Redtailed Beauty

Last weekend, The Boy and I decided on an excursion to Henry's, Heaven for camera nuts. Not to buy, just to see, hold, and possibly to covet.

What? Don't you do that?

We cut through St. James Park on the way, both carrying our cameras. I got stuck taking photos of leaves and he wandered off to pursue his obsession: catching a pigeon in flight without any blur. After a few minutes, I heard him whisper-shout my name, looked up and saw my beloved frantically waving for me to join him further into the park by a clump of trees. I moved towards him, then heard what he was saying (a whisper-shout is hard to decipher at a distance):

"Warp speed and bring your zoom!"

So I pushed it into fast, speed and an uneven path collaborating to shake loose a kidney or two. When I got closer The Boy continued in a now penetrating whisper:

"Bird of prey in the tree, people taking photos, come quickly!" 

I hoofed it. And saw this incredible sight (as always, click on photos to embiggen)

I've seen Peregrine falcons in the neighbourhood, both in flight — they nest at a skyscraper not too far for me — and once at a community fair on the arm of someone working with them, but I've never seen anything but photos of a larger bird of prey. This was magnificent, considerable in size, and, impossibly, right downtown. There was a handful of people standing before the tree, phones aloft and pointed at this beautiful creature. Needless to say, we quickly joined them.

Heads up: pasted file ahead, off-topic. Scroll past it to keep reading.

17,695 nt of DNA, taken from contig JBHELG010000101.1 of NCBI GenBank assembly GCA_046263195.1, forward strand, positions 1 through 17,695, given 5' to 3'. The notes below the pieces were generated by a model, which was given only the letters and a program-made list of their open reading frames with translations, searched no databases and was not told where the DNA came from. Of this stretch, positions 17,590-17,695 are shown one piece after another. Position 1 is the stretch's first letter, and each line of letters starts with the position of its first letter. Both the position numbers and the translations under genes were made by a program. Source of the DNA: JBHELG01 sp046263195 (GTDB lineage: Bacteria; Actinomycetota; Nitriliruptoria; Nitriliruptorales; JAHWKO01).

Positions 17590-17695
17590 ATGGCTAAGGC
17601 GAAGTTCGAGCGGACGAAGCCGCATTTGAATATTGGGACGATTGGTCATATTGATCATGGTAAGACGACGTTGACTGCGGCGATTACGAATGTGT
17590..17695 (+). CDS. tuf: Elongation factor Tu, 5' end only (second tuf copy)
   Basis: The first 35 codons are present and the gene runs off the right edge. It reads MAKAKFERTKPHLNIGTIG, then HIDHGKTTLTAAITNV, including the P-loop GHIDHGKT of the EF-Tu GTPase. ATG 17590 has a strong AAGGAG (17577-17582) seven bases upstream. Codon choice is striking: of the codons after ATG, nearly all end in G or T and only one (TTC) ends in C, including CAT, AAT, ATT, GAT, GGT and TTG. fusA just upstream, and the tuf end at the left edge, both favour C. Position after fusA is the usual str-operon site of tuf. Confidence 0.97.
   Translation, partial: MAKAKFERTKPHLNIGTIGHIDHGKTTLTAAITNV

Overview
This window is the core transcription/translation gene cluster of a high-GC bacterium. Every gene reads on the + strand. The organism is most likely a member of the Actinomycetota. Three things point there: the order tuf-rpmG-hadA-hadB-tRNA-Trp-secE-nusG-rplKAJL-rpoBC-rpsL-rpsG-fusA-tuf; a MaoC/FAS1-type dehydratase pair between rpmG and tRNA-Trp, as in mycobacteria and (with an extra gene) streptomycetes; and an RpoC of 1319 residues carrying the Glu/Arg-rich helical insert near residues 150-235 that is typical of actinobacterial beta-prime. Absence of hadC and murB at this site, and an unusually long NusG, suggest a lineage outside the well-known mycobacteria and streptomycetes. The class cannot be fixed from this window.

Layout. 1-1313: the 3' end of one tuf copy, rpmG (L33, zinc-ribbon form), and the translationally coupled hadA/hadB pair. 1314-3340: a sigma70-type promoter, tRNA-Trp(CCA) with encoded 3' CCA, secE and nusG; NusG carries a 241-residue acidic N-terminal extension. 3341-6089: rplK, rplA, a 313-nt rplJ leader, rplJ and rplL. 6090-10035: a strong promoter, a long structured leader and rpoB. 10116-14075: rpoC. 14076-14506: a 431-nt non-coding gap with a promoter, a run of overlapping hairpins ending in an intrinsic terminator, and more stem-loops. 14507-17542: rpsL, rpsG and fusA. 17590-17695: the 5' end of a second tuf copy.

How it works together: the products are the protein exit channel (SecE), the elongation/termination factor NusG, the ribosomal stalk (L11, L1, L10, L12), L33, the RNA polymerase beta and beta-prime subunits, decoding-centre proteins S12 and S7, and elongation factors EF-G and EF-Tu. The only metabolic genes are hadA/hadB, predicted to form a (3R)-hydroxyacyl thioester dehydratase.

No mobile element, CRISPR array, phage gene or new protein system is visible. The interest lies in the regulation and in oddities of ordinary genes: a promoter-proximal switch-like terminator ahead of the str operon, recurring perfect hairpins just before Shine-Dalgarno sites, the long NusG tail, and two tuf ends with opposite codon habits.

The bird sat there for some time, looking up with intent at the pigeons flying overhead. They were minding their own business, not yet aware that someone quite unlike them had joined their territory. And then the eyes sharpened and its position changed 

It took off and in flight, you could really see its size and the bird of prey-ness of it

Photo by David Govoni

Turns out it was not yet hunting. Instead, it found another tree closer to the road and settled near the top business branches to get a really good view of the area

 And then it lifted off and soared, circling the park

and the pigeons, quite understandably, panicked

It didn't catch lunch that time, instead flying north to find other, slower prey, leaving The Boy and I awed and humbled at this gift of seeing such a beautiful bird

The pigeons, on the other hand, were left relieved and shaky, huddling close for comfort

It took a  while in Google, but we identified the beauty as a Redtailed Hawk. When posting a photo to Facebook, my more bird-knowledgeable friends confirmed this, saying it was a juvenile.

And it was breathtaking.


Wren said…
Glorious photos, Lene! What great luck, to get to take them.
Anonymous said…
Lene, you are such a phenomenal photographer! The shots of the hawk are stunning. You should sell the prints. They are fabulous!
Diane said…
Birds of prey are very cool! Since we live out in the open, we do see many red-tails, turkey buzzards and kestrals...I must say that's it's pretty impressive when they do a dive and grab!
Anonymous said…
Beautiful pictures of a beautiful bird.